It’s official. Manny Machado is set to visit the Bronx on Wednesday as part of a four-team tour. The coveted free agent will also meet with the Phillies, White Sox, and a mystery team. The Yankees were linked to Machado before the 2018 season even began, but they haven’t been very aggressive in pursuing the generational talent since he hit free agency.
The same can be said about general manager Brian Cashman’s pursuit of other free agents this winter. Although upgrading the rotation was a stated priority, and this offseason’s consensus top free agent starter Patrick Corbin was identified as the Yankees’ top target, Cashman insisted on setting a below-market value price to acquire him and didn’t budge. Cashman reportedly offered Corbin $100 million over five years, and the pitcher signed a six-year pact worth $140 million, slightly more than he was expected to earn.
Nathan Eovaldi was predicted to garner a four-year deal, which is exactly what he got from Boston. Cashman was reportedly unwilling to go beyond three. Similar reports have emerged about his approach to the bullpen, with many of the top arms like David Robertson, Andrew Miller, Zach Britton, and Adam Ottavino expected to receive three-year deals, and Cashman unwilling to go beyond two.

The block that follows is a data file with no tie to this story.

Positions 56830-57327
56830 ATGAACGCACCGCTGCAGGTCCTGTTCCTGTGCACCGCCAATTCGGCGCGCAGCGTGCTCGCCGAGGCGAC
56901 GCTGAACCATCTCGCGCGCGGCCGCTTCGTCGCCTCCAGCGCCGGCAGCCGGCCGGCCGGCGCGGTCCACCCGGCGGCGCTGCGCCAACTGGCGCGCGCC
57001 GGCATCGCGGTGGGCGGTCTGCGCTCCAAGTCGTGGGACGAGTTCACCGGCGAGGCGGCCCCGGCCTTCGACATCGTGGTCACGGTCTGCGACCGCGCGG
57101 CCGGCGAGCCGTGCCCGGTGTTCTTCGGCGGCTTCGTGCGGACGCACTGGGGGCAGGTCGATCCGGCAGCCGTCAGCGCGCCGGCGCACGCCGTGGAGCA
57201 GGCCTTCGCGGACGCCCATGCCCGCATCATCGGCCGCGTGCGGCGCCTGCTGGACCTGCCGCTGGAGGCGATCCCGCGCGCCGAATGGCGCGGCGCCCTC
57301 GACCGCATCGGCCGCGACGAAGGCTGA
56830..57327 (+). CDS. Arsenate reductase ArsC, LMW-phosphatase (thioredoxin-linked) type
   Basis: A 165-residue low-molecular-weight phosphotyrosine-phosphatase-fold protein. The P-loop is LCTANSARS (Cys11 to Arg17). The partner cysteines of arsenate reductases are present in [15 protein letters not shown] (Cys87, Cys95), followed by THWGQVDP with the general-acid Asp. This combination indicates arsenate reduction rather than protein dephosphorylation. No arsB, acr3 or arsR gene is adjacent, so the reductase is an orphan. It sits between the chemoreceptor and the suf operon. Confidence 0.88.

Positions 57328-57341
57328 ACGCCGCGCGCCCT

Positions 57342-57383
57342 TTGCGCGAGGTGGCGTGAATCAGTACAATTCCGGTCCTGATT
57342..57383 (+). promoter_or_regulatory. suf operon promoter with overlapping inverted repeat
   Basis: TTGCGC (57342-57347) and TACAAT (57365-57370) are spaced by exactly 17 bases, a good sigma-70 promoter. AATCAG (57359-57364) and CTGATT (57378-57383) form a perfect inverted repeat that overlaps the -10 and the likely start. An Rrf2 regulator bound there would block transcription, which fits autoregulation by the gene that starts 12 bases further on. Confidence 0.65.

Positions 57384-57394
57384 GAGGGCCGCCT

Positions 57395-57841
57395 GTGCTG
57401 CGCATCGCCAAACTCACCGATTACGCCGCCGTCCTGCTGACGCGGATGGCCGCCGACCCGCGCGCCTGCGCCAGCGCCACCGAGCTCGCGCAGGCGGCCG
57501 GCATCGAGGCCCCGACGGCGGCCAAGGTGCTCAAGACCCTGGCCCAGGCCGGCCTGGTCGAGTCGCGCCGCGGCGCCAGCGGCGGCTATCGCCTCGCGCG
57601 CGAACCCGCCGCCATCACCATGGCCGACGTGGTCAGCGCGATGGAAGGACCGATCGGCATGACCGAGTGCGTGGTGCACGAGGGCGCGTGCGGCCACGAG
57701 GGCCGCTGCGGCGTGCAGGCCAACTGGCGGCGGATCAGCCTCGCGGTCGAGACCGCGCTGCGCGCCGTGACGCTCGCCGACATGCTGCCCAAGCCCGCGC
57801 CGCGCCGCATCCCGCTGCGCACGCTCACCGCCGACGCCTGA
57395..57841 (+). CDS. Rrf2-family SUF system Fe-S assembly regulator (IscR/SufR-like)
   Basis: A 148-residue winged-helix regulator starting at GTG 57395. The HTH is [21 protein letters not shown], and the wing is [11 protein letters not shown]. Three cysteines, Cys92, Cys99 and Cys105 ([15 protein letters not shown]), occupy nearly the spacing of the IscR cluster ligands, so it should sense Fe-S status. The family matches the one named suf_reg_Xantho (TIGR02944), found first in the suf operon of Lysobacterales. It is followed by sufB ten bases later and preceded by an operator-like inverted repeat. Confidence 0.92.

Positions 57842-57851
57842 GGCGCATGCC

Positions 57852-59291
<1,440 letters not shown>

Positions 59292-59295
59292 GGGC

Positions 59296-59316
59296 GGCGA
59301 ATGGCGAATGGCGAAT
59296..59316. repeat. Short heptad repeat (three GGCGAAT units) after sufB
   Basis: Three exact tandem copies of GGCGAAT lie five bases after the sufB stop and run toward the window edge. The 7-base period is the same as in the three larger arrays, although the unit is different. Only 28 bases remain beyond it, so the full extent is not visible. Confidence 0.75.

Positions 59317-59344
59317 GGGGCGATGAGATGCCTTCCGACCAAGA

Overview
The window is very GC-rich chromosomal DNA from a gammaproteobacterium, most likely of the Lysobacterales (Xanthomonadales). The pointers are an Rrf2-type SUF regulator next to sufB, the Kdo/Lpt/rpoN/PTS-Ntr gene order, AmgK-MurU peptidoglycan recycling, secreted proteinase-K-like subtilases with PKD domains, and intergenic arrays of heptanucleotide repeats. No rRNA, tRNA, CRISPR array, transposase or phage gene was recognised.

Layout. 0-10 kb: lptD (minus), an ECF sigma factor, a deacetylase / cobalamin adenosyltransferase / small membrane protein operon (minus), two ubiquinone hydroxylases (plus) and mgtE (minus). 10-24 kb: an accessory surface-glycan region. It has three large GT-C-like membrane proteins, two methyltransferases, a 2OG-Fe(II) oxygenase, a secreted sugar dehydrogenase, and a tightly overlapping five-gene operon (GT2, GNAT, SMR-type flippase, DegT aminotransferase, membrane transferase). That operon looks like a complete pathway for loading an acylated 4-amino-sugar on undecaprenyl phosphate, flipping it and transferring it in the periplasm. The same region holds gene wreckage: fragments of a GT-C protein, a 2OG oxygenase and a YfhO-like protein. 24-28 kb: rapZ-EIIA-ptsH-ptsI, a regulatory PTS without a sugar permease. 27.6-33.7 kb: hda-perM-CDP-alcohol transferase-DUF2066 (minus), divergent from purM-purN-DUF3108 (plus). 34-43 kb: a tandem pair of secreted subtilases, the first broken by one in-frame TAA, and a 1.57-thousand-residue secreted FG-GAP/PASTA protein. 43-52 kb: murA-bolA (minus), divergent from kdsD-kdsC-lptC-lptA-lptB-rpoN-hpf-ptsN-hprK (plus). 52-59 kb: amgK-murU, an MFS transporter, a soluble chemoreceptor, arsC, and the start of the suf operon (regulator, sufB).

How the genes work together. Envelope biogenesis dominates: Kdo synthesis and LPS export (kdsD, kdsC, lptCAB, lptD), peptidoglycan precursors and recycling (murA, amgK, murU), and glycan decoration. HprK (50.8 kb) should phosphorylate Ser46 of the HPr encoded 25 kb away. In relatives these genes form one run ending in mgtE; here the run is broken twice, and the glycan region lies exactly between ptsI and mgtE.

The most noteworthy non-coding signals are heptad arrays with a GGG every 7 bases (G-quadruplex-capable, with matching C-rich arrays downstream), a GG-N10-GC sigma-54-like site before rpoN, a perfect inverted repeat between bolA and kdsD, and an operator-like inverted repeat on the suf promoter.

This strategy of under-bidding for top talent in a competitive market obviously hasn’t worked this year. But Cashman hasn’t always taken this approach. In the past, when he set his mind to signing someone, Cashman was uber-aggressive — and it usually paid off.
When the Yankees missed the playoffs in 2008 following 13 straight appearances, Cashman prioritized signing CC Sabathia. The GM famously slipped out of the Winter Meetings to fly to California to meet with the coveted left-hander. He subsequently gave Sabathia and his wife a personal tour of the New York area, and closed the deal by making the Cy Young Award winner an offer he couldn’t refuse.
Cashman also signed the second-most coveted pitcher, A.J. Burnett, along with the top available hitter, Mark Teixeira, that winter. Cashman’s aggressiveness was rewarded, as the trio helped the Yankees win their 27th World Series title in their first season with the team.
More recently, Cashman was equally as aggressive in pursuing NPB standouts Masahiro Tanaka and Shohei Ohtani. He pulled out all stops in putting a team of Yankees executives and stars together to woo each player. The full-court press worked with the former, but not the latter.
It’s time for Cashman to abandon his current strategy, and go back to his old playbook that worked so many times in the past. Machado is in demand — for good reason — and Cashman playing possum isn’t likely to put the star in pinstripes.
Only 15 left-side infielders produced more WAR than Machado (33.8) across their first seven seasons. Wade Boggs tops the list, which includes eight other Hall of Famers like Mike Schmidt, Cal Ripken Jr, and George Brett. The only active players on it are Evan Longoria, Josh Donaldson, and Andrelton Simmons.